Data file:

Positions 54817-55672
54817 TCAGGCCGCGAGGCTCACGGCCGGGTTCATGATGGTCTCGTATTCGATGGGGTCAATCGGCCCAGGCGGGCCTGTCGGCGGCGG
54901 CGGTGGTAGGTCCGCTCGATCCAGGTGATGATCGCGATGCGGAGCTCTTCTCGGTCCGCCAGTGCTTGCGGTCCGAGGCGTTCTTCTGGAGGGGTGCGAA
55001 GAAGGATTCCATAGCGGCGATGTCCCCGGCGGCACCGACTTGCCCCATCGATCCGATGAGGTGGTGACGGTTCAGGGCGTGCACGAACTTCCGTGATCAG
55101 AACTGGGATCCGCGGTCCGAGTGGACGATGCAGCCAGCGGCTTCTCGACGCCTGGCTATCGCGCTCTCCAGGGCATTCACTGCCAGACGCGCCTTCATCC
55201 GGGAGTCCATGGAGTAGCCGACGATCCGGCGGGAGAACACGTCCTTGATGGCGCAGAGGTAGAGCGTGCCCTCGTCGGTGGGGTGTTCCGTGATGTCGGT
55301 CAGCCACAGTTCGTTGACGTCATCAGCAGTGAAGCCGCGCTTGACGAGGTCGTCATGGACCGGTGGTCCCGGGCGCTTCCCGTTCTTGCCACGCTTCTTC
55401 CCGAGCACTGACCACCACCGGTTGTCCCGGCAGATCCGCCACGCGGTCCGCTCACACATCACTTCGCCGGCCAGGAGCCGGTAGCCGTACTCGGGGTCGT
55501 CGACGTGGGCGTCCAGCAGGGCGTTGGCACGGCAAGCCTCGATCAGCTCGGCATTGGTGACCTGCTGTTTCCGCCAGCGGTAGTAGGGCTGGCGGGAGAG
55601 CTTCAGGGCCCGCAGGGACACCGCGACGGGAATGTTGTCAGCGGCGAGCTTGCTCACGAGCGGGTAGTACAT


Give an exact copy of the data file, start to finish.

Positions 54817-55672
54817 TCAGGCCGCGAGGCTCACGGCCGGGTTCATGATGGTCTCGTATTCGATGGGGTCAATCGGCCCAGGCGGGCCTGTCGGCGGCGG
54901 CGGTGGTAGGTCCGCTCGATCCAGGTGATGATCGCGATGCGGAGCTCTTCTCGGTCCGCCAGTGCTTGCGGTCCGAGGCGTTCTTCTGGAGGGGTGCGAA
55001 GAAGGATTCCATAGCGGCGATGTCCCCGGCGGCACCGACTTGCCCCATCGATCCGATGAGGTGGTGACGGTTCAGGGCGTGCACGAACTTCCGTGATCAG
55101 AACTGGGATCCGCGGTCCGAGTGGACGATGCAGCCAGCGGCTTCTCGACGCCTGGCTATCGCGCTCTCCAGGGCATTCACTGCCAGACGCGCCTTCATCC
55201 GGGAGTCCATGGAGTAGCCGACGATCCGGCGGGAGAACACGTCCTTGATGGCGCAGAGGTAGAGCGTGCCCTCGTCGGTGGGGTGTTCCGTGATGTCGGT
55301 CAGCCACAGTTCGTTGACGTCATCAGCAGTGAAGCCGCGCTTGACGAGGTCGTCATGGACCGGTGGTCCCGGGCGCTTCCCGTTCTTGCCACGCTTCTTC
55401 CCGAGCACTGACCACCACCGGTTGTCCCGGCAGATCCGCCACGCGGTCCGCTCACACATCACTTCGCCGGCCAGGAGCCGGTAGCCGTACTCGGGGTCGT
55501 CGACGTGGGCGTCCAGCAGGGCGTTGGCACGGCAAGCCTCGATCAGCTCGGCATTGGTGACCTGCTGTTTCCGCCAGCGGTAGTAGGGCTGGCGGGAGAG
55601 CTTCAGGGCCCGCAGGGACACCGCGACGGGAATGTTGTCAGCGGCGAGCTTGCTCACGAGCGGGTAGTACAT